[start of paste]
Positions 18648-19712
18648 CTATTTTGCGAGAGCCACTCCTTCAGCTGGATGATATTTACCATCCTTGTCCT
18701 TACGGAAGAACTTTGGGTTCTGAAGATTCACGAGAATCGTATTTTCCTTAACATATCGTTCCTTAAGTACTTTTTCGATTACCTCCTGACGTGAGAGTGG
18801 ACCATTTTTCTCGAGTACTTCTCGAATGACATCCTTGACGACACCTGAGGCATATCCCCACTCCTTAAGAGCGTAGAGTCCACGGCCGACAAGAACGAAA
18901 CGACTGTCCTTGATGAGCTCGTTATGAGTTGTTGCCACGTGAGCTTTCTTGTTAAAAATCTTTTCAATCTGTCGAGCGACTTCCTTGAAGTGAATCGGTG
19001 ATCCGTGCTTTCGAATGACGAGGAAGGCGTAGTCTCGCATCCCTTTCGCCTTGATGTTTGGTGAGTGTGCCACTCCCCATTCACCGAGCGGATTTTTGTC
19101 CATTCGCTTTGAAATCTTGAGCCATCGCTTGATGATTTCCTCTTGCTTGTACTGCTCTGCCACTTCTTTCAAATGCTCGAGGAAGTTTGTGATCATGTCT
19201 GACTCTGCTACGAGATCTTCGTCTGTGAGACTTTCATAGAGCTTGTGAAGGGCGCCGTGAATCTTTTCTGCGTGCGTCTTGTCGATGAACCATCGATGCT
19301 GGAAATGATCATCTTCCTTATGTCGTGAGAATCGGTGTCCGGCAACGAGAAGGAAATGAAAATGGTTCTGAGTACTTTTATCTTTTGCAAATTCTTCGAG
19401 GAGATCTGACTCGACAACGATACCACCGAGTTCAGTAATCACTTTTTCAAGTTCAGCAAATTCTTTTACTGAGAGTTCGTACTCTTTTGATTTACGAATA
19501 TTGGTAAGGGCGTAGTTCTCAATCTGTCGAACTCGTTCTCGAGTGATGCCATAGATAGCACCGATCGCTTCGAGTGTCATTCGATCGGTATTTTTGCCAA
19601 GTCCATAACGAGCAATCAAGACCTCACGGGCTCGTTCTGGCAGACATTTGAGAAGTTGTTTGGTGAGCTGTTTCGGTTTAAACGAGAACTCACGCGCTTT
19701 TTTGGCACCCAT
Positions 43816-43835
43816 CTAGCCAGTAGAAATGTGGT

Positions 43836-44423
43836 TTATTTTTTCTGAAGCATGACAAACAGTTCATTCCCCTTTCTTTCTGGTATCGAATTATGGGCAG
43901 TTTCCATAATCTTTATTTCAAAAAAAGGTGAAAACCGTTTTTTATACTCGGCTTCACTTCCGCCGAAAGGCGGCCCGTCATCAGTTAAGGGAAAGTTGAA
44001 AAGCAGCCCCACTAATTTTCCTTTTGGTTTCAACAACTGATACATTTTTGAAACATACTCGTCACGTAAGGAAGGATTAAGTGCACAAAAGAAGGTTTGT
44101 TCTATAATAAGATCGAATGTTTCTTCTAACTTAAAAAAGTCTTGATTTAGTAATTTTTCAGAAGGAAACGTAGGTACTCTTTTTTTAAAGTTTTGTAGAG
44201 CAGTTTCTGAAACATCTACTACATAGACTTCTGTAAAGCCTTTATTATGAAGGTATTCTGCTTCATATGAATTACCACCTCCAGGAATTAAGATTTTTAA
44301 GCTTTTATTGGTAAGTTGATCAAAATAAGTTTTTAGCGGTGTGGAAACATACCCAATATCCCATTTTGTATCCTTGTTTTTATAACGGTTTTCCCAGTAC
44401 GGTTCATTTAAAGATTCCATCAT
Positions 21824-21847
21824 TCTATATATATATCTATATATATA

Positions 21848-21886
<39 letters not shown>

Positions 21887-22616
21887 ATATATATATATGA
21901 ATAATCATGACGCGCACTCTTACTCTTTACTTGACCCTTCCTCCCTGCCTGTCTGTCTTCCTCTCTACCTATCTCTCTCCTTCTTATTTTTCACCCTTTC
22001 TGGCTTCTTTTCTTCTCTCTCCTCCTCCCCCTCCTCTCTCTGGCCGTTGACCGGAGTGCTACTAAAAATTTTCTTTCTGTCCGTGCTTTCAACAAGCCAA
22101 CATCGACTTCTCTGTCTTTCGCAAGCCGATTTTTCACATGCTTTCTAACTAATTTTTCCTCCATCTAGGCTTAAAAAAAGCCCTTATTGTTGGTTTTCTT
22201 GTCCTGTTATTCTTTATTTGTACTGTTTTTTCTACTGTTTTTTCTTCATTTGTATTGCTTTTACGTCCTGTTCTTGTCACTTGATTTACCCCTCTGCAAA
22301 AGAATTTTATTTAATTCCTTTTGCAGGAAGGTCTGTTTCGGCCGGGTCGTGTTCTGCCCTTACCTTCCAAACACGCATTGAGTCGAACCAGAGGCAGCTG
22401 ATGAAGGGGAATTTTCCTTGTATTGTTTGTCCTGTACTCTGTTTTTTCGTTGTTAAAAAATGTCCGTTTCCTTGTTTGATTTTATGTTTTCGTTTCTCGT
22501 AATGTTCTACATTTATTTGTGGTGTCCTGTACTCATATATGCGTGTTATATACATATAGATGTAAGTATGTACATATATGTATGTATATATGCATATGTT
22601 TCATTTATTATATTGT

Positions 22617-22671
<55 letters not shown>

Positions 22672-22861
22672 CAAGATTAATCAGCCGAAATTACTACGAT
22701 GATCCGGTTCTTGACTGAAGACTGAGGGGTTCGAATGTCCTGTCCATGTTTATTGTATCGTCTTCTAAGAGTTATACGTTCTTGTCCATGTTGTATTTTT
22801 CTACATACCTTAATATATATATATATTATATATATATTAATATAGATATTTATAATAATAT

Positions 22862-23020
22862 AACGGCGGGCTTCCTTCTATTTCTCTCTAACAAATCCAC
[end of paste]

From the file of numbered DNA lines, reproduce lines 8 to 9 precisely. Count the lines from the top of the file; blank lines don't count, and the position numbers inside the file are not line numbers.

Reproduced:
19201 GACTCTGCTACGAGATCTTCGTCTGTGAGACTTTCATAGAGCTTGTGAAGGGCGCCGTGAATCTTTTCTGCGTGCGTCTTGTCGATGAACCATCGATGCT
19301 GGAAATGATCATCTTCCTTATGTCGTGAGAATCGGTGTCCGGCAACGAGAAGGAAATGAAAATGGTTCTGAGTACTTTTATCTTTTGCAAATTCTTCGAG